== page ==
Things are not playing out according to the script. The Cubs were supposed to only be getting started last year. They won a World Series that seemed inevitable - even for the most cursed team in sports - and it felt like they were going to be a dominant power for years to come. And that may still very well be the case. But they have learned the hard way that defending a title isn't as easy as it seems. As of Thursday afternoon they are a mere two games over .500 and a half a game out of the division lead - behind Milwaukee, of all teams. They haven't been terrible by any means, but they sure aren't scaring anyone with their play right now. They are perfectly mediocre, and that is not what this team is supposed to be.
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So, what's going on in Wrigleyville? How long will it last? And what does it means for bettors? Here are five factors to consider when pondering those questions:
Addison Russell: This situation is just developing as I write this, and it is exactly what a team that already feels a little fragile doesn't need. The team's young star is at the center of a storm of controversy after his wife posted on Facebook that her marriage was over after she had been cheated on, and then a friend posted that she had been abused. The posts have since disappeared, but Russell is forced into a defensive situation. He is away from the team for at least one day as facts are gathered and he gets his life in order, and it could easily turn into a bigger issue - especially if the claims turn out to have any truth to them. Russell is already struggling mightily, hitting just .209. He already hits more like a traditional shortstop, so productivity isn't his thing, but these numbers are a sharp dip from his already only okay offensive numbers last year. This is a situation to watch closely.
Kyle Schwarber: Remember last year during the playoffs how we heard that it was amazing that this team was doing this without Schwarber, who was injured? Well, it seems much less amazing now. Schwarber is hitting just .175. He showed so much promise as a rookie in 2015, but he looks lost this year after his lost season last year - he played just two games. These kinds of numbers would be a problem no matter where he played, but he is a left fielder, and that isn't a position where a team can typically afford to have a sure out.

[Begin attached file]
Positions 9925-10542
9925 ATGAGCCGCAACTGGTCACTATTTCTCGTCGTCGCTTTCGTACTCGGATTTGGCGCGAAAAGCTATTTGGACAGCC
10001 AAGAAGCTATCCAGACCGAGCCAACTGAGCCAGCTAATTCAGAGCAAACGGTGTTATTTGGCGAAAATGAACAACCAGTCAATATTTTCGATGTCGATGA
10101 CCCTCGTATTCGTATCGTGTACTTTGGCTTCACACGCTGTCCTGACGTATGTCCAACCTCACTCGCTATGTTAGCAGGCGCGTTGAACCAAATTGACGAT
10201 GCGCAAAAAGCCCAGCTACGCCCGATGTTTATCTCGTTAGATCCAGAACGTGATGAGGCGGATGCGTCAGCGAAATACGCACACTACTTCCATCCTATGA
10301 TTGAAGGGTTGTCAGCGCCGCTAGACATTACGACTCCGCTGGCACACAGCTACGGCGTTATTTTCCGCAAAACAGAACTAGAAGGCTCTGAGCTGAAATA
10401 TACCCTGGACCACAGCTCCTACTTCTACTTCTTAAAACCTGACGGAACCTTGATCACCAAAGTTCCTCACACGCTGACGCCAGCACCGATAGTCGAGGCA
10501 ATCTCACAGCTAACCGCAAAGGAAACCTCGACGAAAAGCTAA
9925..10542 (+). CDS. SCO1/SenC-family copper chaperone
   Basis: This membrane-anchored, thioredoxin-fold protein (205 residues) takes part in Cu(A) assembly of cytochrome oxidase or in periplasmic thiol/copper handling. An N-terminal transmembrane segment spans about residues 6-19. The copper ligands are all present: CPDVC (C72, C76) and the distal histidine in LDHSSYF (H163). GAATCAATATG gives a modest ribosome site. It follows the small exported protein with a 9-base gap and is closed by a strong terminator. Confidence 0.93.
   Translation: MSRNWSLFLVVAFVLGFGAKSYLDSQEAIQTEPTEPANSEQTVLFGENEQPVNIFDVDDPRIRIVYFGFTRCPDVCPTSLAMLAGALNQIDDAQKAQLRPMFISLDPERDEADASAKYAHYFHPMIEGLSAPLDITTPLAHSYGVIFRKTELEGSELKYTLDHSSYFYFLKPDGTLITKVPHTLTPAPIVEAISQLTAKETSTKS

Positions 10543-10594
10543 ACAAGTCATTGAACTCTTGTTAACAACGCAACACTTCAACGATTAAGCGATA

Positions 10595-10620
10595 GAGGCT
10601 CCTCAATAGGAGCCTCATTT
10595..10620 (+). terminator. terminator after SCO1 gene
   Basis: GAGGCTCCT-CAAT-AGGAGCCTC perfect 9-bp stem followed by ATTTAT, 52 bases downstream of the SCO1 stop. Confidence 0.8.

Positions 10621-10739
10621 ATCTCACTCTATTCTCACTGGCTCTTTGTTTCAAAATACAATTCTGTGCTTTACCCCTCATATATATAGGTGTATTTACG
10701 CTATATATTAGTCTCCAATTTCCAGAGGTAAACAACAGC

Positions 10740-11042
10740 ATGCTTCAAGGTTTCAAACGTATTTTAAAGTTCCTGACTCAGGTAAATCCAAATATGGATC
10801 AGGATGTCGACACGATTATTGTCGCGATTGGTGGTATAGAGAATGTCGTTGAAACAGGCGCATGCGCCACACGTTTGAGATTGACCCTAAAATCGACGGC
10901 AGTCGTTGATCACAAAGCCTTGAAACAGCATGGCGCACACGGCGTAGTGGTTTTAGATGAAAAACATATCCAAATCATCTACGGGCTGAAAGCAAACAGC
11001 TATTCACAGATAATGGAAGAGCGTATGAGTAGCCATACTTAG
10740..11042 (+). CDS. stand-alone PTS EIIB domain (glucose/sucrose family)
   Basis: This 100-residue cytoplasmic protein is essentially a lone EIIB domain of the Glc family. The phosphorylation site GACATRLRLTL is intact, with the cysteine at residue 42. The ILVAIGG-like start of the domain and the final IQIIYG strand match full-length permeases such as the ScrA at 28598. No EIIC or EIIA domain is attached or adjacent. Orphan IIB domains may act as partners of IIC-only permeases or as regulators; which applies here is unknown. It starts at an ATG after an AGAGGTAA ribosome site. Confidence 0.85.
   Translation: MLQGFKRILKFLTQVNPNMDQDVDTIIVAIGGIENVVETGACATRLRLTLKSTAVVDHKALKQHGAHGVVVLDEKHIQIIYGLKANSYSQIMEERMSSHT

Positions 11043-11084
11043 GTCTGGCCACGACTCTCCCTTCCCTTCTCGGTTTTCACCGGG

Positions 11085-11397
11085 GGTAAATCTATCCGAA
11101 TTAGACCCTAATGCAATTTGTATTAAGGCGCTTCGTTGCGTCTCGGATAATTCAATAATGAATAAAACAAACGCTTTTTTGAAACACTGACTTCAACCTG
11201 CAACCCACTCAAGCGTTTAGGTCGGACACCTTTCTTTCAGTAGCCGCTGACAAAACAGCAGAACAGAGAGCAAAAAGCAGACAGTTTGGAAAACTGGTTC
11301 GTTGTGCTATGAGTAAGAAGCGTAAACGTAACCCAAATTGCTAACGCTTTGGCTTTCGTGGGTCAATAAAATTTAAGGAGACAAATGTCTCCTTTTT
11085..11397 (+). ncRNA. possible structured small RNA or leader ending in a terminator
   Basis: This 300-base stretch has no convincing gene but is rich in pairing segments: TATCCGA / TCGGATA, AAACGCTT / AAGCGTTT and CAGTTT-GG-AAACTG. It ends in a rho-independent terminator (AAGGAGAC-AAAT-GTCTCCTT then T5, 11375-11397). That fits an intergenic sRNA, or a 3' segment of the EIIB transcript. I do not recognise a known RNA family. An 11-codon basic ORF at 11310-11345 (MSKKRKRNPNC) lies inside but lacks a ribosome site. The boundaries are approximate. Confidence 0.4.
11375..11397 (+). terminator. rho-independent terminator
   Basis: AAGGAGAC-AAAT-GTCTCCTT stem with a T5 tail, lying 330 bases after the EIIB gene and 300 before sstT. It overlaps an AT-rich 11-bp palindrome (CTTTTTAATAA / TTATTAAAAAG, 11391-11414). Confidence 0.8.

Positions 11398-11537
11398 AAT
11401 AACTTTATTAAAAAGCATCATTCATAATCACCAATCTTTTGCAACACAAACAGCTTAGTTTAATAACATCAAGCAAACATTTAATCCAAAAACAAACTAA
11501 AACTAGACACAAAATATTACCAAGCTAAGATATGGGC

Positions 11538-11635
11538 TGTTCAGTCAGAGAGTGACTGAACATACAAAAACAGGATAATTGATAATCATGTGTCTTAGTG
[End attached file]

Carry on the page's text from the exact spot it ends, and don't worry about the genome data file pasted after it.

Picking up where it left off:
Kris Bryant: Bryant's numbers are solid. By any mortal measure they would be good. The guy set such ridiculous standards in his rookie of the year and MVP, though, that when he has taken a step back in some key statistical categories it really stands out. It hasn't been a disaster by any means. He leads the team in several statistical categories, and he's on track to have solid numbers - and with a hot streak they will be better than that. A team needs its MVP and leader to play like one, though, and Bryant hasn't led the team like the team needs to be led yet. His season isn't nearly like Bryce Harper's season last year after he won the MVP, but it needs to be better. He needs to lead the team offensively. Because the team, which was third in all of baseball last year in runs scored, is now just eighth in the National League this season, he needs to be better.
The rotation: Last year the Cubs had the best team ERA in baseball by a wide margin at 3.15. This year that ERA is 4.00, and they are 22nd in the league. There isn't a guy in the rotation that is as sharp as he was last year, and that is a big part of the story here. I'm not pointing fingers at anyone in particular, but they just need to be better.
Road play: Last year the team was 46-34 on the road - second only to St. Louis in all of baseball. This year they are just 11-16 on the road. You can decide for yourself whether that is a symptom or a cause, but the fact of the matter is that teams that play like this one is on the road aren't going to be any good. Or at least not good enough. And this certainly isn't getting better - they have lost their last eight road games, including two in St. Louis and three each in L.A. and San Diego. They are a strong 12-3 in their last 15 at home, but that doesn't matter if they can't win away from home.
Betting performance: You take a team that was favored to win it all heading into the season and you have them play lackadaisical ball for the first 58 games of the season, and it should surprise no one that knows anything about betting that they have been an absolute disaster for bettors. Last year they won 103 games and were solidly profitable despite the massive expectations they faced all year. This year they are pace to win less than 90, and they have burned money at a serious rate. They sit 26th in the league in moneyline production, ahead of only the truly awful Phillies and the massive disappointments in San Francisco and Cleveland. They have gone "over" the total 32 times and "under" just 24, so at least they have produced modest profits for over bettors - though that is thanks more to their pitching woes than their offense, and that's an issue.
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Read more articles by Trevor Whenham
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